My mom’s a reader, and I’ve been lucky enough to get a steady feed of great books sent my way when my mom finishes reading them. Neither one of us is a book-club person, but the way I see it, we’ve got a book club of two. It’s a transcontinental book-club at that—one that ranges from Vermont to Alaska. We talk at least once a week, and it’s a rare conversation that doesn’t involve books.
Sometimes I’ll meet a student who has a book club of two with his or her parent. This is so exciting to me. It doesn’t have to be anything formal, but it’s a fun thing to try, and there are so many great books out there that can appeal to both teens and their parents. In fact, these books are sort of evolving into their own genre “Crossover Lit.” Think of The Book Thief, read by tons of adult book clubs yet classified as Young Adult. Some of Jodi Picoult’s novels have crossed over in the opposite direction, and of course there’s that whole vampire series…what’s it called again? When I read Little Brother by Cory Doctorow (which I’ll write more about in a later post), I immediately saw the crossover possibilities. I think parents would enjoy meeting Margaret Rose Kane and her uncles just as much as their kids would. Mothers who fondly remember Judy Blume might try reading Sarah Dessen books with their daughters; I promise it will still be just as much fun as it was when you were in eighth grade.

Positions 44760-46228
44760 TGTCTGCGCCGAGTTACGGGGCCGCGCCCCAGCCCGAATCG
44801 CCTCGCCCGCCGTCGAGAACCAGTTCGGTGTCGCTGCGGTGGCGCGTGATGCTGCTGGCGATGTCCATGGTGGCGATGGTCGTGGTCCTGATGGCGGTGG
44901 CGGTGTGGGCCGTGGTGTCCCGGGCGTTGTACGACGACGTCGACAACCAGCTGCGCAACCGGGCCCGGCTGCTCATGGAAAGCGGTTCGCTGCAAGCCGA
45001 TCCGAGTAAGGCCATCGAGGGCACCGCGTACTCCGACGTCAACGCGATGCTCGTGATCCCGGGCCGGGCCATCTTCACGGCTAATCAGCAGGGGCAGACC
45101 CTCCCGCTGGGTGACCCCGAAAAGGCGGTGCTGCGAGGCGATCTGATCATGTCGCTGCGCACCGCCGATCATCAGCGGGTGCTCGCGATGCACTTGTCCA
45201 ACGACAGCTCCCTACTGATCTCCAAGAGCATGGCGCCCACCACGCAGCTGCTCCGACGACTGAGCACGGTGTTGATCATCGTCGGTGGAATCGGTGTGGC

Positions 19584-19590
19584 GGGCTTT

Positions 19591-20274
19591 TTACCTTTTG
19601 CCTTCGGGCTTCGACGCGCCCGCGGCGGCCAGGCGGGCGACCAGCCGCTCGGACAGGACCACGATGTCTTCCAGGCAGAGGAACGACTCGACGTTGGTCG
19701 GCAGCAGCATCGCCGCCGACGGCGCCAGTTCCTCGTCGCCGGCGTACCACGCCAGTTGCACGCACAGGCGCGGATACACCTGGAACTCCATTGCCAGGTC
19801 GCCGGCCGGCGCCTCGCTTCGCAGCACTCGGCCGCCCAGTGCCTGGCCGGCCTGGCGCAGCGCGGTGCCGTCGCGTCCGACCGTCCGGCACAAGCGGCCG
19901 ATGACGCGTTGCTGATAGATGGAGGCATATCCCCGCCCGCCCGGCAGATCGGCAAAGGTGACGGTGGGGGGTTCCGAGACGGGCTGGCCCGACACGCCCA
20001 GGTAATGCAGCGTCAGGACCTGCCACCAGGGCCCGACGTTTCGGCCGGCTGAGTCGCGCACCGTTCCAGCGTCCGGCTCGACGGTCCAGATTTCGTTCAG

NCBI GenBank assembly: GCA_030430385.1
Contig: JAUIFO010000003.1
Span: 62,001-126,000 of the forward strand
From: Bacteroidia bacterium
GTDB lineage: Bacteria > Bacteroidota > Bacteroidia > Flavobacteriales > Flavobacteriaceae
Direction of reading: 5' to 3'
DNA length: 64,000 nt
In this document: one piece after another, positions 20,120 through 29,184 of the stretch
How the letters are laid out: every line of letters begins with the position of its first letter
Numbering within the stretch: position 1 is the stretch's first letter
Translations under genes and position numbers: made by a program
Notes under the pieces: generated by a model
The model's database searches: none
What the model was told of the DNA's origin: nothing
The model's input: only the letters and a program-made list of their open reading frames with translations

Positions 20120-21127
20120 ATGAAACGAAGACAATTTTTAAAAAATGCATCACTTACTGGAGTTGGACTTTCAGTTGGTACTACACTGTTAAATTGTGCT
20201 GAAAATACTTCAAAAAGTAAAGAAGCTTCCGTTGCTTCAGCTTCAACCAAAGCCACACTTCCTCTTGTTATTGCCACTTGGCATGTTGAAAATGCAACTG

I’m grateful to my mom for inspiring me to become a reader, and I’m glad that she’s never stopped encouraging my literary pursuits. My bookshelves, filled with books sent across the country from mom to me, are a true testament to that.
So consider forming a Book Club of Two…even if it’s just for a single book, who knows where it will take you.